Reconsidering evolutionary patterns in Triturus salamanders (Past)

The genus Triturus is a problem for taxonomists. One member, the Southern Crested Newt, has been classified eighteen different ways. The monophyletic origin of European newts within this genus, family Salamandridae, has for decades rested on presumably homologous characters from behavior and morphology. Molecular data challenges this hypothesis, but the phylogenetic position of Triturus newts within the Salamandridae has not yet been convincingly resolved. We addressed this issue and that of the temporal divergence of Triturus within the Salamandridae with novel Bayesian approaches applied to DNA sequence data from three mitochondrial genes (12S, 16S and cytb). Using the molecular phylogeny we map the evolution of life history and courtship traits displayed by Triturus species. Given that their evolution is best explained by multiple independent evolutionary gains, we suggest that new conceptual and experimental approaches are required to explain how complex courtship traits, for a long time assumed to be homologous, might have evolved in parallel. This work was in collaboration with Saverio Vicario and Sebastian Steinfartz, former members of the lab.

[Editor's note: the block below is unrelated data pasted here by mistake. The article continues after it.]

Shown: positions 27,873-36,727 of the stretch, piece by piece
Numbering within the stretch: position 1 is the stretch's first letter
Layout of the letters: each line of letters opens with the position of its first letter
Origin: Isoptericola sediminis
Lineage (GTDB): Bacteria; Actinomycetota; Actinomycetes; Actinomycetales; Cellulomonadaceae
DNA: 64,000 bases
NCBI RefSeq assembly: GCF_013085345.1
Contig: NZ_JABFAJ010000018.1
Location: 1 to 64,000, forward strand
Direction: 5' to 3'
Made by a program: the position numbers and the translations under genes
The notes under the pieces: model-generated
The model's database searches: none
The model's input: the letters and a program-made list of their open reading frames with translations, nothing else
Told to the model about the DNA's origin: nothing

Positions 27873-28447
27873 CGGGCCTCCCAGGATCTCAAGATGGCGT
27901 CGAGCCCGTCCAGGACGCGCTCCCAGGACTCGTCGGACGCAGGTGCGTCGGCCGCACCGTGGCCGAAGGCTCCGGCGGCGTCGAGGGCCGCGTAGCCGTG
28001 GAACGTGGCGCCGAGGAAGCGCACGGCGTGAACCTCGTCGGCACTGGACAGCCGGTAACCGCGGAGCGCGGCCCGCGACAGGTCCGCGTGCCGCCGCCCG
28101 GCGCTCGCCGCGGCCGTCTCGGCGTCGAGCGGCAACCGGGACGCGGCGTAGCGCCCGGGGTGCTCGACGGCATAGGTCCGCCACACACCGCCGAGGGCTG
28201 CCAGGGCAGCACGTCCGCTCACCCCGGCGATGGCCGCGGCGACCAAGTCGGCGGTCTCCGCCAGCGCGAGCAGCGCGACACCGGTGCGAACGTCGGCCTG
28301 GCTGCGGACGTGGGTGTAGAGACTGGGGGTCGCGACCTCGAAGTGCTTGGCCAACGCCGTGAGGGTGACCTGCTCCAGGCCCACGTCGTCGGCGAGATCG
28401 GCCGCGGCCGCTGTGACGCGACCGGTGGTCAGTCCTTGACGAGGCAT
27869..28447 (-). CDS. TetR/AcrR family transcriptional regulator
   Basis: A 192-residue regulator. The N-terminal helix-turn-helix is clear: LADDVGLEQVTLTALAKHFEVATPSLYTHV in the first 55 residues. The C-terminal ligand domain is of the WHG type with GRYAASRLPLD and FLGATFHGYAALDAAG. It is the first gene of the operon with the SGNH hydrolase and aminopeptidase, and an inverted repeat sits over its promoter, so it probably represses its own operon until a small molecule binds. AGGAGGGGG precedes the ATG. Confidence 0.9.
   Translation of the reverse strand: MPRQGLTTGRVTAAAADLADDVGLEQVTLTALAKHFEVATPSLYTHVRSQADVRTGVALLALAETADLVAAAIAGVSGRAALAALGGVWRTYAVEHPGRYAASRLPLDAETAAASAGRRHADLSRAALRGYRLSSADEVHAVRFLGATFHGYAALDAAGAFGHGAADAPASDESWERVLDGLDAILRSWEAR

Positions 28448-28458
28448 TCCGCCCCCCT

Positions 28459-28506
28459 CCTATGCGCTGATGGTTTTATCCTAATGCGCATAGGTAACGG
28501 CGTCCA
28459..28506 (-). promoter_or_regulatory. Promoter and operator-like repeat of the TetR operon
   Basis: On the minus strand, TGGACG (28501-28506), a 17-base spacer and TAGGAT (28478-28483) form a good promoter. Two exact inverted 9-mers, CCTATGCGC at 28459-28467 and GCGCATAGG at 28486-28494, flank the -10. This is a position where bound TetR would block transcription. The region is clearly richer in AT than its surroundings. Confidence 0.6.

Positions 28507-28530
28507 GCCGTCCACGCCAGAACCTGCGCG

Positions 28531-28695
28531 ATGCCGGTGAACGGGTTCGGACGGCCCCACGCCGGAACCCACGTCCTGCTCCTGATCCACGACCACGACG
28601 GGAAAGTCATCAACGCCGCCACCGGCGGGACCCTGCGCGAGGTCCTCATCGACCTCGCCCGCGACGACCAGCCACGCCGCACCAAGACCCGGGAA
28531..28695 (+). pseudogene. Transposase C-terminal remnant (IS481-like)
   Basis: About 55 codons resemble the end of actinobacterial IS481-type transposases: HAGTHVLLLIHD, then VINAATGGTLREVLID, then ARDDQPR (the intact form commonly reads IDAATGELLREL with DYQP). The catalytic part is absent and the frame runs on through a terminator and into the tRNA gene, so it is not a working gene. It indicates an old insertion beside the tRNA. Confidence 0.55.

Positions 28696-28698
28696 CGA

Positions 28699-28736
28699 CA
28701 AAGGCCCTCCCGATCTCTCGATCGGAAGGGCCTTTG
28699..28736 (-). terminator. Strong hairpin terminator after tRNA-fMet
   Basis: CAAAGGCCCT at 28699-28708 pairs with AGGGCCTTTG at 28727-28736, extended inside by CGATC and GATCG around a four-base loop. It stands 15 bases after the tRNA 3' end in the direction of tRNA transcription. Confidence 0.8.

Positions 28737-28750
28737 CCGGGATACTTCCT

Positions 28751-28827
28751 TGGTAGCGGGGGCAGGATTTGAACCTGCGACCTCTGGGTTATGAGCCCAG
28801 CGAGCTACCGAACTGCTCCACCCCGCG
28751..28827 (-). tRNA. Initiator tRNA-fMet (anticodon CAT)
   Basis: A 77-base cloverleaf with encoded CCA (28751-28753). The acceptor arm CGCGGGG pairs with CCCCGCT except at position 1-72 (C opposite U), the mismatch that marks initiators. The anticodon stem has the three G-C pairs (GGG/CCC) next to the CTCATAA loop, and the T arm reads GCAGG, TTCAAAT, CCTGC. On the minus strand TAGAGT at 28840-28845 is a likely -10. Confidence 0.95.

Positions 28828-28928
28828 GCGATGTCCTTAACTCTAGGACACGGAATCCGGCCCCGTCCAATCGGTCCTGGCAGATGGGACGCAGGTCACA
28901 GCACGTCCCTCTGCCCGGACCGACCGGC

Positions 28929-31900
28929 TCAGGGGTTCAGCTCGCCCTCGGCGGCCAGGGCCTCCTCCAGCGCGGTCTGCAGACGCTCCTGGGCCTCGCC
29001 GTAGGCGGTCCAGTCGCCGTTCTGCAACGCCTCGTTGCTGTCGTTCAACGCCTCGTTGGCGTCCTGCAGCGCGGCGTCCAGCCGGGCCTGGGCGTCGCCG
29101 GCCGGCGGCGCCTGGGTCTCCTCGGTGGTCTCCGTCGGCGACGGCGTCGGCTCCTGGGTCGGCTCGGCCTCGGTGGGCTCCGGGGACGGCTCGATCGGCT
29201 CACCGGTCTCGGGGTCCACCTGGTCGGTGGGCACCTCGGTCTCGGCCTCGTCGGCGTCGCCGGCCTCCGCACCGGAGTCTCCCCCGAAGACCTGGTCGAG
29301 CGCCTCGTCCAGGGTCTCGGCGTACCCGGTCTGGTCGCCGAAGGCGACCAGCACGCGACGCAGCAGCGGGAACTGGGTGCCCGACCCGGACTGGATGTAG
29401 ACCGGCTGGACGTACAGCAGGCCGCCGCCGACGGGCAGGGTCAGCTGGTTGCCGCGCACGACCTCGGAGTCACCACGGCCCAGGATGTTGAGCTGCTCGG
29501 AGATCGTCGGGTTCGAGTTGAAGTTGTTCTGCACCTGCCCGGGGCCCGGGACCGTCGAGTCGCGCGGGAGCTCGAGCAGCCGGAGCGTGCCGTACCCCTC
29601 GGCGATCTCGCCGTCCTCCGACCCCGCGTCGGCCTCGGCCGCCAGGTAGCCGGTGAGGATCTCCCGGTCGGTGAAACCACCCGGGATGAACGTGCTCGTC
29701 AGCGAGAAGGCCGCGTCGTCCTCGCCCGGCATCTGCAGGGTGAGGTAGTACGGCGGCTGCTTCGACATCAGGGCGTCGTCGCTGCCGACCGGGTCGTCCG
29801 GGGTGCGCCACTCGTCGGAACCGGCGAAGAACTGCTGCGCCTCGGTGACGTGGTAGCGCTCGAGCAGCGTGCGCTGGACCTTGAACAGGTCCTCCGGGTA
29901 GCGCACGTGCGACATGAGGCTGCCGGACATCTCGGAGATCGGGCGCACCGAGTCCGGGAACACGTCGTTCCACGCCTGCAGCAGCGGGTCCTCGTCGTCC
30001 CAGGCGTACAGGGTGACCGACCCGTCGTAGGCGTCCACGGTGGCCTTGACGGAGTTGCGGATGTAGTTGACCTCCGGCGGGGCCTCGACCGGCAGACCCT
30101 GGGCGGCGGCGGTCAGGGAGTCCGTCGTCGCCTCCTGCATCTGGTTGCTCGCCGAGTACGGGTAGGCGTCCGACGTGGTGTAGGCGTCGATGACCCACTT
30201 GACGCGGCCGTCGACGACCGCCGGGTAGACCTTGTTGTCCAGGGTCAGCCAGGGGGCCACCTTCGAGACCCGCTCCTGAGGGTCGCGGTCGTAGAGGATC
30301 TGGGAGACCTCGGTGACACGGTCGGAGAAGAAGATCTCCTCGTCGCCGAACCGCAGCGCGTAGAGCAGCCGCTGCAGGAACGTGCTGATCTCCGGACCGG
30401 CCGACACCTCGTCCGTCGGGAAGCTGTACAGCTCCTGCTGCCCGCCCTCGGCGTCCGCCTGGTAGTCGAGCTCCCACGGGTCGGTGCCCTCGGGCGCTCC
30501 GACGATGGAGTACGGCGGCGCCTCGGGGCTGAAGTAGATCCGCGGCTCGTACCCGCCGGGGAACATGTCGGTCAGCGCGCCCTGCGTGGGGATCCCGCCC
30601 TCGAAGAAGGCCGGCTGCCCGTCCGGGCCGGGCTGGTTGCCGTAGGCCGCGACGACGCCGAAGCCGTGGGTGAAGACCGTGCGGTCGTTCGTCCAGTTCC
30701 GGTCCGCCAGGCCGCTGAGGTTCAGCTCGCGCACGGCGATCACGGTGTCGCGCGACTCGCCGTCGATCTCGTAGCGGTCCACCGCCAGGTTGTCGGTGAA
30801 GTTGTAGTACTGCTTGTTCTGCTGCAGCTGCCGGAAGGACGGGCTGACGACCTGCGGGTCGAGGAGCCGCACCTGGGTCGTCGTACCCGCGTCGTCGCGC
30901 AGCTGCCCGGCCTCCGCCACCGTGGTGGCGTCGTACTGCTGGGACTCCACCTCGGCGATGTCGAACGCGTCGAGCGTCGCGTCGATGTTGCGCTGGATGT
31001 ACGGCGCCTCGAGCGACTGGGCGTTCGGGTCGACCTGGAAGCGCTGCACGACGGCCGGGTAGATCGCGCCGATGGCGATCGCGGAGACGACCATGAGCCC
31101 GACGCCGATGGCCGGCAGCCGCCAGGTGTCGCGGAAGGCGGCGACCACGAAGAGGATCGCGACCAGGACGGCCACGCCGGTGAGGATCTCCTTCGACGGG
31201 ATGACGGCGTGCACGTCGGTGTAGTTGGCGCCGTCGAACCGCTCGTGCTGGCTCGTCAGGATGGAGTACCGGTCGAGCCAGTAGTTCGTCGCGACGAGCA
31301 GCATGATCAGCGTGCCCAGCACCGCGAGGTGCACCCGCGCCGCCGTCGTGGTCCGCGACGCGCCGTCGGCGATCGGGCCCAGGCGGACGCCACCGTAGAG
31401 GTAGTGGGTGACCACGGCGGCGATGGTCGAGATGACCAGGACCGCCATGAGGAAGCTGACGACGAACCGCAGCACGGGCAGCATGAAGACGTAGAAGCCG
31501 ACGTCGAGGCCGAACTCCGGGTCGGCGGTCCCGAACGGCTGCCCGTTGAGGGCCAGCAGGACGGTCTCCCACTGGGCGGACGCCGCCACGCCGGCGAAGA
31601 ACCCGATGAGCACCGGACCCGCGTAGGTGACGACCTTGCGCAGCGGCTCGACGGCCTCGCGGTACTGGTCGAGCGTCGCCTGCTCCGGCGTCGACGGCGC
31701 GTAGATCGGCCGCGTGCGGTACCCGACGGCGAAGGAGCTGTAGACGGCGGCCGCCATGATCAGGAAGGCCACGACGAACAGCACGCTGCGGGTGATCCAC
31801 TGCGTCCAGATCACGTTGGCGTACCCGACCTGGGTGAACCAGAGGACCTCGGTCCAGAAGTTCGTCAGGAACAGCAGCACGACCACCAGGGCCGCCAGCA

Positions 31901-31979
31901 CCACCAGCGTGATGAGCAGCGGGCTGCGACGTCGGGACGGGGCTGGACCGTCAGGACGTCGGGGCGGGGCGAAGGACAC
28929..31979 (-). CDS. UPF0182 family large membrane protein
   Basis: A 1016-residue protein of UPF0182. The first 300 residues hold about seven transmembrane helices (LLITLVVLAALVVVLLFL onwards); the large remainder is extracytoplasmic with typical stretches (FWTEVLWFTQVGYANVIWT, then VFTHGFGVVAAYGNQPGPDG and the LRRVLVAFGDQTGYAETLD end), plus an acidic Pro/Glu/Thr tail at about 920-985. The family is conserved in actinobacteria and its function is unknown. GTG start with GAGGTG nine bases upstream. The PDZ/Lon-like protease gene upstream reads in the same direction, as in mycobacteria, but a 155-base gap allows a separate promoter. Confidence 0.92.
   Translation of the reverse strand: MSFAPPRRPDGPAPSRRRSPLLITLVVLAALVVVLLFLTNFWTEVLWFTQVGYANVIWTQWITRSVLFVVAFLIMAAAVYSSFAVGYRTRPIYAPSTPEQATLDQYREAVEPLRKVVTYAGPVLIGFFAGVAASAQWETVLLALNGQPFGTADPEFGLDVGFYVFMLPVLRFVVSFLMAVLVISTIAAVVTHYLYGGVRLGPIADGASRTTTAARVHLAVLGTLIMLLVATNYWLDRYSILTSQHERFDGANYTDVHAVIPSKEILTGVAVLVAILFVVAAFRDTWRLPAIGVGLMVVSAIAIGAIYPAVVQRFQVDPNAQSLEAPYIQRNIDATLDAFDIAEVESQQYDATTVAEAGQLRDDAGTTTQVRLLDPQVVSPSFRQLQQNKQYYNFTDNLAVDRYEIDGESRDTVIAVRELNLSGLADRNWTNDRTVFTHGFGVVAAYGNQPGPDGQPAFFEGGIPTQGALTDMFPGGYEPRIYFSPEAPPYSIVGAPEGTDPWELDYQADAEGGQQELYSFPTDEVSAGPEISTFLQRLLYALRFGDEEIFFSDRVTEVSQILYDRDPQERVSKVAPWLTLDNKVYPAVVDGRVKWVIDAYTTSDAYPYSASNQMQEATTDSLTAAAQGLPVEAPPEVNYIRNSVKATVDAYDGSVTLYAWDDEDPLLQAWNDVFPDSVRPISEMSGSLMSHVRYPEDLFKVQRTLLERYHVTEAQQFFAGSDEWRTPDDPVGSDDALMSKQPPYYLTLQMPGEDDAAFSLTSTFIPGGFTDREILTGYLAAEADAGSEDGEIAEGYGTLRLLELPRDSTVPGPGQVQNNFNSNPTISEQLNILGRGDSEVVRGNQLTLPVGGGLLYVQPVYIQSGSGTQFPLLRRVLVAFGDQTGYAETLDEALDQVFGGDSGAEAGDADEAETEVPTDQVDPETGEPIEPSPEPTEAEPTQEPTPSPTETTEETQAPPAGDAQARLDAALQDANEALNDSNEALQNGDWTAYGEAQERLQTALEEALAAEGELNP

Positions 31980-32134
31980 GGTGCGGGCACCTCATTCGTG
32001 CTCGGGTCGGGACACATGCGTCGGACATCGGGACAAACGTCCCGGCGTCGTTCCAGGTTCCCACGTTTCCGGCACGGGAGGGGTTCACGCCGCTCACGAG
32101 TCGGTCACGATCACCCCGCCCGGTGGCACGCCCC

Publication: Steinfartz, S., S. Vicario, J. W. Arntzen and A. Caccone. 2006. A Bayesian approach on molecules, morphology and behavior: reconsidering evolutionary patterns in Triturus newts (Amphibia: Salamandridae)” J. of Exp. Zoology (Mol.Dev.Evol), 306B: 1-24.